U.S. NRC Blog

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When Foreign Countries Want to Buy into U.S. Nuclear Power Plants – What Then?

The United States has historically struggled to balance its commitment to economic openness and foreign investment with national security concerns. For example, U.S. national policy makers have worked to make sure sensitive military and defense technology and production remain with American companies.

After 9/11, concerns grew that foreign ownership of U.S. infrastructure could increase our vulnerability to terrorist attacks. One example is the heated debate triggered by the 2006 purchase of a company that ran U.S. ports by the United Arab Emirates-owned company Dubai Ports World. (Dubai Ports eventually sold its interests to a U.S. company.) More recently, globalization of the nuclear industry and the weak U.S. economy have attracted significant levels of foreign investment in the U.S. nuclear industry.

The Atomic Energy Act prohibits the NRC from issuing a license to any entity that the Commission believes is “owned, controlled or dominated by an alien, a foreign corporation or foreign government.” Broadly speaking, the foreign ownership prohibition protects the “common defense and security” of the United States, even though this may prevent some nations from participating in U.S. nuclear joint ventures.

However, the NRC can permit foreign investment in nuclear power reactors if certain conditions are met. What are these conditions?

The licensee must submit a plan that describes how it will mitigate foreign control issues. For example, the licensee could exclude foreign board directors from nuclear safety and security decisions or establish “Nuclear Advisory Committees” made up of U.S. citizens to oversee safety and security practices.

For any proposed foreign joint venture, the NRC staff reviews many aspects of the proposed corporate structures of the owners, including parent companies and subsidiaries, financial arrangements, operating agreements, voting requirements, and decision-making authorities. The staff can impose license conditions specific to the situation.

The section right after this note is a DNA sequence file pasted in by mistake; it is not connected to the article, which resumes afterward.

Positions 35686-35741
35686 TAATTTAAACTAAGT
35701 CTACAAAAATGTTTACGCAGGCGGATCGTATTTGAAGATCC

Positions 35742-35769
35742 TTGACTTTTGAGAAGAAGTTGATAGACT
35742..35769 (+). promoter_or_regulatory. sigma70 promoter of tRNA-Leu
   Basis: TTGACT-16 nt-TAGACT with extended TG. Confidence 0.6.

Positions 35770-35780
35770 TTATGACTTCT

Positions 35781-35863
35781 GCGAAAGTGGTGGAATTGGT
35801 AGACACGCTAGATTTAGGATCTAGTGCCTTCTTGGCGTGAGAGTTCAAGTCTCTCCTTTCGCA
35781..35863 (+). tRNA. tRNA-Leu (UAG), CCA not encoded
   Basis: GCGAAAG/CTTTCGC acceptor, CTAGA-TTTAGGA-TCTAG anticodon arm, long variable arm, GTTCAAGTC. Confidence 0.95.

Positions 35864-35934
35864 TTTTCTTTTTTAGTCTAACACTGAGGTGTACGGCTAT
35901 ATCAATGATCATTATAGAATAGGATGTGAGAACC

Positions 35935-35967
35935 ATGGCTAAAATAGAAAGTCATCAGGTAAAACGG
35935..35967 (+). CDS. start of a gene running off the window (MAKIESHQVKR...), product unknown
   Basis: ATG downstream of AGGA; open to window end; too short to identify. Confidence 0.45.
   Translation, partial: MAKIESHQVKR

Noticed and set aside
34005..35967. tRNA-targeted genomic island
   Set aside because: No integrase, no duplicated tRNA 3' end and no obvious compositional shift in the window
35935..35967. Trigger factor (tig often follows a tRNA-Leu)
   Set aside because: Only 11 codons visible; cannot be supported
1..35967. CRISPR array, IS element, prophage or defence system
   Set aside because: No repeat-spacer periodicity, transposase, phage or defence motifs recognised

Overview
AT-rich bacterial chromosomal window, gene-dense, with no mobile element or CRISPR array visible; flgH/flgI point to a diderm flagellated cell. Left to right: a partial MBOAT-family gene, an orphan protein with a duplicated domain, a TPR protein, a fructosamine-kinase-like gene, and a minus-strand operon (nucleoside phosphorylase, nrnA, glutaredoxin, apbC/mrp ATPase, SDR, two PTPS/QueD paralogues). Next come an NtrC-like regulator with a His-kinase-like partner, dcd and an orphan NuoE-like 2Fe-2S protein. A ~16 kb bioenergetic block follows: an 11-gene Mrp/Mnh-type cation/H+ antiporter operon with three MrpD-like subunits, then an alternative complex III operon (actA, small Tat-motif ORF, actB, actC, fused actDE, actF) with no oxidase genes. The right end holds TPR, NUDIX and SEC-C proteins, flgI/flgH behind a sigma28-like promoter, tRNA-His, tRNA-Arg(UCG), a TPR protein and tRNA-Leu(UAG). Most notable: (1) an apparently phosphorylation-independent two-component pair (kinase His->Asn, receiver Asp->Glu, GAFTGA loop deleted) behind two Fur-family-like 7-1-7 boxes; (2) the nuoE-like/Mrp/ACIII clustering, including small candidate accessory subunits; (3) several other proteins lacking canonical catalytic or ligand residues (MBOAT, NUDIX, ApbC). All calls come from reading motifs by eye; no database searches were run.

Foreign investment will continue to play a critical part in the U.S. nuclear industry. Through effective staff review and implementation of effective mitigation measures, the NRC can continue to protect the common defense and security regardless of ownership.

Anneliese Simmons
Nuclear Reactor Financial Analyst

3 responses to “When Foreign Countries Want to Buy into U.S. Nuclear Power Plants – What Then?

  1. Len Skoblar March 1, 2011 at 6:53 am

    Actually, I think the time has come to end this dance. Energy is a strategic commodity…period. Our country’s very survival depends upon it. So let us dispense with the distraction (and risk) that “foreign investment” brings to the dance. The US government should subsidize indigenous energy production in all its manifestations and forms to eliminate the need for foreign investment. That would be tax dollars well spent. And NRC could then bring even more focus and resources to its primary mission….nuclear safety.

    • Greg YUhas March 24, 2011 at 1:26 pm

      Len, your comment is worthy of serious consideration when you consider the long term impact of equivalent consumption of fossil fuels. However, it can’t be business as usual, we must optomize risk and seriously consider replacement of reactors that have exceeded their design base lifetime. Consider them as the 1972 VW bug vs a 2011 Toyota or Chevy for safety and relability. We also need to readdress fusion and in particular the heavy ion beam approach. Civilization simply can’t move forward without taking some risk.
      Greg

      • Len Skoblar March 29, 2011 at 8:58 am

        If I’m being honest, I think we may be pushing our luck with nuclear power plant life extenstions and extended power uprates. Each of these programs will likely reduce the safety margin inherent in these machines. And I think that the Fukushima experience is telling us that “beyond design basis” events are feasible. I think it is time to rethink our national energy strategy with all cards on the table; all options open.

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